No. 69.-1839, November 9: Letter from Sir Rupert D. George, Provincial Secretary, to Mr. James Primrose, United States Consul at Pictou, Nova Scotia.

PROVINCIAL SECRETARY'S OFFICE, Halifax, November 9, 1839. SIR: The attention of the Lieutenant Governor and her Majesty's Council having been directed, by your letters of the 15th July and 26th September last, to the mode of collecting light-duties from American vessels in the Gut of Canso, that subject has received the best consideration of the board; and I am directed to acquaint you, with reference to the particular cases which you have brought under his Excellency's notice, that the taking of merchandize or ship's stores, instead of money, in payment of light-duty, (as in some few cases appears to have been done,) is, under any circumstances, unauthorized on the part of the collector. The collectors have accordingly been informed that such a proceeding is irregular and unlawful, and must on no account be hereafter resorted to; and it has been further intimated to them, that when the light-duty has been incurred, and its payment after demand has been refused or neglected, the vessel is liable to seizure; but that the law does not give warrant for the use of violence in bringing vessels to in cases where no previous demand has been made; and that the exhibition of fire-arms, while in the performance of their office, is highly reprehensible. The collectors are also instructed not to demand light-duty from vessels bound to Pictou, unless they come to anchor in the strait.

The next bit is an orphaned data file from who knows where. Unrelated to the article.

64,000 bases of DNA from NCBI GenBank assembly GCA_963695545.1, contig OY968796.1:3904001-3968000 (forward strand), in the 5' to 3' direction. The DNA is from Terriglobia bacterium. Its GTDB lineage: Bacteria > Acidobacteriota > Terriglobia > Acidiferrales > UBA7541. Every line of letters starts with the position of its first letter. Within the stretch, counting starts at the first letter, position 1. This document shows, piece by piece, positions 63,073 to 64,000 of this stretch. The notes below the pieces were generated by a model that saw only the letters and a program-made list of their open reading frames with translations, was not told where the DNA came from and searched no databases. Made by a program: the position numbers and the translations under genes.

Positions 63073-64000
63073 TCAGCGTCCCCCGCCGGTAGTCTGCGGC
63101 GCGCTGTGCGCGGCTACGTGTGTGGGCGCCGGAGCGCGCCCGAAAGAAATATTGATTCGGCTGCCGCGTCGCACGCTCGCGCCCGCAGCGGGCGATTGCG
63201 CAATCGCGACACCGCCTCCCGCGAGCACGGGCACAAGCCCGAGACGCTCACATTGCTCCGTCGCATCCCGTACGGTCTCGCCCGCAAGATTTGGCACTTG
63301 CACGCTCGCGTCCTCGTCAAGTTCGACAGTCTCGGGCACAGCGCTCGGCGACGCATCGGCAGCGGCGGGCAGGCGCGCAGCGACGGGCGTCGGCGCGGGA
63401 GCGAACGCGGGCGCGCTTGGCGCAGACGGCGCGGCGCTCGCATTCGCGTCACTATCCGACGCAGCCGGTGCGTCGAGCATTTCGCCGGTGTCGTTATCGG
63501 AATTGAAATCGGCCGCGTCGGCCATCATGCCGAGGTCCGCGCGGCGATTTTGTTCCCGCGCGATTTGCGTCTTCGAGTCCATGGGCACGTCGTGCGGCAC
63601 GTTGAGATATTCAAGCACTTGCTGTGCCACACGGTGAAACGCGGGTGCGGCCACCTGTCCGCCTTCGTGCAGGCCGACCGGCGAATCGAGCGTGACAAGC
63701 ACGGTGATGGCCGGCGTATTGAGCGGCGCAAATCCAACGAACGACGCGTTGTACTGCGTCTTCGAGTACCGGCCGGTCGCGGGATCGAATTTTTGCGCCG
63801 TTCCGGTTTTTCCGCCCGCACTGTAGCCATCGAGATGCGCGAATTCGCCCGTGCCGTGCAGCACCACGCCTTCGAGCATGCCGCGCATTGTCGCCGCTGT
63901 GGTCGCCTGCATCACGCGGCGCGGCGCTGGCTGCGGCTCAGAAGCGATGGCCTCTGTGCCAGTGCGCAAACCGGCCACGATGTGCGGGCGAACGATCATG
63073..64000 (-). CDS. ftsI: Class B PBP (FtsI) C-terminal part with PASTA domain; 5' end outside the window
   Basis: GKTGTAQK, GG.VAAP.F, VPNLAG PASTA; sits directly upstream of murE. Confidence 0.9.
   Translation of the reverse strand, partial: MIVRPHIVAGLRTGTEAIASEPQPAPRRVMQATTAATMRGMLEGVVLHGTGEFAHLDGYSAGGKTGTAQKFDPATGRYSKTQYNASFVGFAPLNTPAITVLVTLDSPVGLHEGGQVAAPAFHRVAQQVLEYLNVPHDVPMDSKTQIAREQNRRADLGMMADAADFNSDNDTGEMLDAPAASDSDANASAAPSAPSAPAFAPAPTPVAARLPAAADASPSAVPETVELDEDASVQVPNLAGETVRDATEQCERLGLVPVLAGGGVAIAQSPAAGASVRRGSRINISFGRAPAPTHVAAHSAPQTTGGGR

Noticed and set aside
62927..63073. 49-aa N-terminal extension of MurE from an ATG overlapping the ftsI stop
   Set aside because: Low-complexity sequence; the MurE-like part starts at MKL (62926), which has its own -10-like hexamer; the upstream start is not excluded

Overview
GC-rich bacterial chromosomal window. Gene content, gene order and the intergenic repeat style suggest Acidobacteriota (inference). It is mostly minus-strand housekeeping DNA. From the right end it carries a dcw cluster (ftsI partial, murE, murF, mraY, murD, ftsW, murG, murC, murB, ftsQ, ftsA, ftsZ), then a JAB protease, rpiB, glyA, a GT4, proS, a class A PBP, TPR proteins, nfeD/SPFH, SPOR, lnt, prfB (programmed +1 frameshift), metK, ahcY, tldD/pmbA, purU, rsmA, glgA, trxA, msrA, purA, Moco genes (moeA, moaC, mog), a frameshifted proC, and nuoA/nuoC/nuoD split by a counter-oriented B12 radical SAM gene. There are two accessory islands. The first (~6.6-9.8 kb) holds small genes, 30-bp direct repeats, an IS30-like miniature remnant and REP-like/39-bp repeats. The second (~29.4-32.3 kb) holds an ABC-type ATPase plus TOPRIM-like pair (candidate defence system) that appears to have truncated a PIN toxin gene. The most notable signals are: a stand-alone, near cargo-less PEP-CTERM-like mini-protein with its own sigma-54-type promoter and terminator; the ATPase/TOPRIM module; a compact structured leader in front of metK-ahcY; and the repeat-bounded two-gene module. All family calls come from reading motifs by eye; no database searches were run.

With respect to the concluding paragraph of your letter of the 15th of July, I have it in command to remark that His Excellency cannot admit the character given to the Gut of Canso as a part of the high seas until recognized by some authoritative decision, as the correctness of its application to that narrow passage lying entirely between the lands of this province may be questionable, more especially as an open communication around the eastern end of the island of Cape Breton is to be found on the high seas to the Gulf of Saint Lawrence, or any other point to which the State of Canso can be made. subservient.

I take this opportunity to state that the case of the American schooner Amazon, which was the subject of your letter of the 26th

August, remains under consideration; all the information with re-
spect to it, which is desired, not having been yet obtained.
I have the honour to be, sir, your obedient, humble servant,


American Consul.

No. 70.-1839, December 29: Letter from Lieutenant Paine (United States Navy) to Mr. Forsyth (United States Secretary of State).